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Friday, September 2, 2016

AWHILE VS. A WHILE


AWHILE  VS. A WHILE
Distinguishing the terms awhile and a while can be tricky. This may be due to the fact that both these terms are used to express time and commonly used.
Here’s how to avoid the confusion:
While they sound and look very similarly, these terms actually represent different parts of speech. The word awhile is an adverb used to denote “for a short time”.
“It clearly will take awhile for Bears offense to take shape”
Chicago Tribune
“Interview: UFC SLC’s Jason Novelli: UFC call ‘took awhile to actually set in'”
Bloody Elbow
“What Is The Joker’s Real Name? You Might Have To Wait Awhile To Find Out”
Bustle
In all three examples, awhile is used to refer to the amount of time it took or people waited for a certain condition or event to happen.
On the other hand, a while is a two-word expression used as a noun phrase consisting of the article a and the noun while. The phrase a while generally means “a period, length or interval of time”.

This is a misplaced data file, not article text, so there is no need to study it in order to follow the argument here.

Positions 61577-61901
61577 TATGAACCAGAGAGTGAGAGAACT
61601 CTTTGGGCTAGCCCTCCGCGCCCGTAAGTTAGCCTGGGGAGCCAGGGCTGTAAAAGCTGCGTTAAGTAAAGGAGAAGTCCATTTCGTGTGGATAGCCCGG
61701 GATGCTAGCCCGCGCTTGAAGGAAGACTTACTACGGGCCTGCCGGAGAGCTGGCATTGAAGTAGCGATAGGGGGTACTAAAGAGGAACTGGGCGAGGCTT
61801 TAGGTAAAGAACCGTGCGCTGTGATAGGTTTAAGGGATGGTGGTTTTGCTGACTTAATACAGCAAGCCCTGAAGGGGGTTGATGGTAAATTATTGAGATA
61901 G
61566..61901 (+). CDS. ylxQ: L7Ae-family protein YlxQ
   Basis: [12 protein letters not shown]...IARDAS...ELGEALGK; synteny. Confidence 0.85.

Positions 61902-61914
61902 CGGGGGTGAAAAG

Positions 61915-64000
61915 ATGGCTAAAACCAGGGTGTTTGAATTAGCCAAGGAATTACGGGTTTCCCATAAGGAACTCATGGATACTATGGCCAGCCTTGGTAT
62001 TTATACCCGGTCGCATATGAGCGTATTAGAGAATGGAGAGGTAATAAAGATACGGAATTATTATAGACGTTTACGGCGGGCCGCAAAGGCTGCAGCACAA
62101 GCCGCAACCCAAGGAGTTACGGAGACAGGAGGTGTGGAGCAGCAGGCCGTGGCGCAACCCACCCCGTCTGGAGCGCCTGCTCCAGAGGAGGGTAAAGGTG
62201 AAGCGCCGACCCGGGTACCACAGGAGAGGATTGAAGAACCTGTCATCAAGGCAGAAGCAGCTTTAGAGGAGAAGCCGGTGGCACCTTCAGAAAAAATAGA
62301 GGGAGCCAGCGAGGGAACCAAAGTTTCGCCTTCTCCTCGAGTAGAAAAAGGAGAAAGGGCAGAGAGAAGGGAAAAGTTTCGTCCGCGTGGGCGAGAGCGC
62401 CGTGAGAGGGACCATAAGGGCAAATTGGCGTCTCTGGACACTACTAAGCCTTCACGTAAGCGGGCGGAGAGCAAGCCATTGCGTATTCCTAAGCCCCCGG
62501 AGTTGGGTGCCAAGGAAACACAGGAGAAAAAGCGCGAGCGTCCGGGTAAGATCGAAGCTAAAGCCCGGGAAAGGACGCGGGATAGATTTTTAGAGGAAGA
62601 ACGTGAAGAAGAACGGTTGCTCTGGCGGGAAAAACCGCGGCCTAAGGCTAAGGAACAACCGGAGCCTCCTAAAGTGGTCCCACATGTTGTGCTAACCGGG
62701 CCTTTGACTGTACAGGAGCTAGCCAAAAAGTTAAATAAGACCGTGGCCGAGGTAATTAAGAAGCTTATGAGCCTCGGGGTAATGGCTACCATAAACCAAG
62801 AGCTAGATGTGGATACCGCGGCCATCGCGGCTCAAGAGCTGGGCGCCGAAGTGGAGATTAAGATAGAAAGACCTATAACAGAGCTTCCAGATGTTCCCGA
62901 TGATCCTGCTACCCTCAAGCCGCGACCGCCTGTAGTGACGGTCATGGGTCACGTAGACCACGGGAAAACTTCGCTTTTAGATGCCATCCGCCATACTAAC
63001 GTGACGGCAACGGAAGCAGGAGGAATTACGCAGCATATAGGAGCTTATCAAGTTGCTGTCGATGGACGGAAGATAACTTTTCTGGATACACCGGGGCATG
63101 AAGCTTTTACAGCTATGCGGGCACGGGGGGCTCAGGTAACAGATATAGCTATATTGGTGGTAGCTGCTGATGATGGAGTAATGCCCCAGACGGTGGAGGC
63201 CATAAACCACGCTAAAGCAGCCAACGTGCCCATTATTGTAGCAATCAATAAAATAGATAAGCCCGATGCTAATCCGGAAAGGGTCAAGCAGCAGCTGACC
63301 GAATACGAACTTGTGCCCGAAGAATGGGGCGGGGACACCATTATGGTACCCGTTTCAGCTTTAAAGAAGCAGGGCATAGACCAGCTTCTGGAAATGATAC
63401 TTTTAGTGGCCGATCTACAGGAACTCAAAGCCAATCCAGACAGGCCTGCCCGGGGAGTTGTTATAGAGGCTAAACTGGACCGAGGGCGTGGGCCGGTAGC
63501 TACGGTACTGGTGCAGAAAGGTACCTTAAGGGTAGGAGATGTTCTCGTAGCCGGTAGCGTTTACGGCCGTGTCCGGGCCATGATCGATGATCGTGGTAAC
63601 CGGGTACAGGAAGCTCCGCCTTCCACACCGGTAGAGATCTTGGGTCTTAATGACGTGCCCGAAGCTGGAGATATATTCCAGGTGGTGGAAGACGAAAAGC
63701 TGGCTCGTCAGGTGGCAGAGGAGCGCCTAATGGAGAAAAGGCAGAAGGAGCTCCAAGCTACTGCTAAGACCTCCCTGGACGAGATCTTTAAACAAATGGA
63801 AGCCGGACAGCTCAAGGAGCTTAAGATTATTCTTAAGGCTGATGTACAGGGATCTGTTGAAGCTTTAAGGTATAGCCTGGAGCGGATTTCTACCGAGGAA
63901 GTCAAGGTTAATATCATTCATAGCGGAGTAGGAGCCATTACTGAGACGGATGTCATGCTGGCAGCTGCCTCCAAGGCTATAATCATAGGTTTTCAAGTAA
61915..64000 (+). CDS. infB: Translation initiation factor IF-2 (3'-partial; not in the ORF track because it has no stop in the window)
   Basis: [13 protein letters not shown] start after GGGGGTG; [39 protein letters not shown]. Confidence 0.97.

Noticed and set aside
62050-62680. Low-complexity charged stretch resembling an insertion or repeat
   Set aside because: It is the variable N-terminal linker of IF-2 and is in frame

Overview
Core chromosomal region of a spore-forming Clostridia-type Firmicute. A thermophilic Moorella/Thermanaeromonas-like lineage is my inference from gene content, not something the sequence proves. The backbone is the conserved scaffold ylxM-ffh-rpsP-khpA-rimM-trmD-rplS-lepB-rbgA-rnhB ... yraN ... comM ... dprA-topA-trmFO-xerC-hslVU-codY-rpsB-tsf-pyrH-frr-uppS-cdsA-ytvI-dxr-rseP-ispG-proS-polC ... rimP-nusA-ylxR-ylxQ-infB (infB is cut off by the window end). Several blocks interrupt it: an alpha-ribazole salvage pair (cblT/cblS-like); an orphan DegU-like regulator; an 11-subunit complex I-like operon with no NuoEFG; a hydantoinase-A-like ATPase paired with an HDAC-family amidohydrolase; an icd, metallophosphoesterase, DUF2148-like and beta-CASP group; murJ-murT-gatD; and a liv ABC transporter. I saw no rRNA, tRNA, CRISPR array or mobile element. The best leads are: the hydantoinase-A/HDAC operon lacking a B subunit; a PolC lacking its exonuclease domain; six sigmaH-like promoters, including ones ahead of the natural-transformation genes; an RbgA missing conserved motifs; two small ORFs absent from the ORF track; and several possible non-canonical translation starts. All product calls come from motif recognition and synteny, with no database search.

“Bowled in a T20 tie at Chepauk after quite a while and it felt nice: Balaji”
Times of India
“Trump and Clinton Will Go Down in History — For a While”
Wall Street Journal
“Apple iPhone estimates raised for the ‘first time in a while’ at UBS”
MarketWatch
It is important for you to remember that a while can and often follows a preposition such as for and in as you can see from the examples above. Meanwhile, awhile can never follow a preposition since it functions as an adverb.
We waited awhile before the food was served.
We waited for a short time before the food was served.
His heart stopped for a while before he was resucitated.
His heart stopped for a period of time before he was resucitated.
Now, can you come up with your own sentences using a while andawhile?



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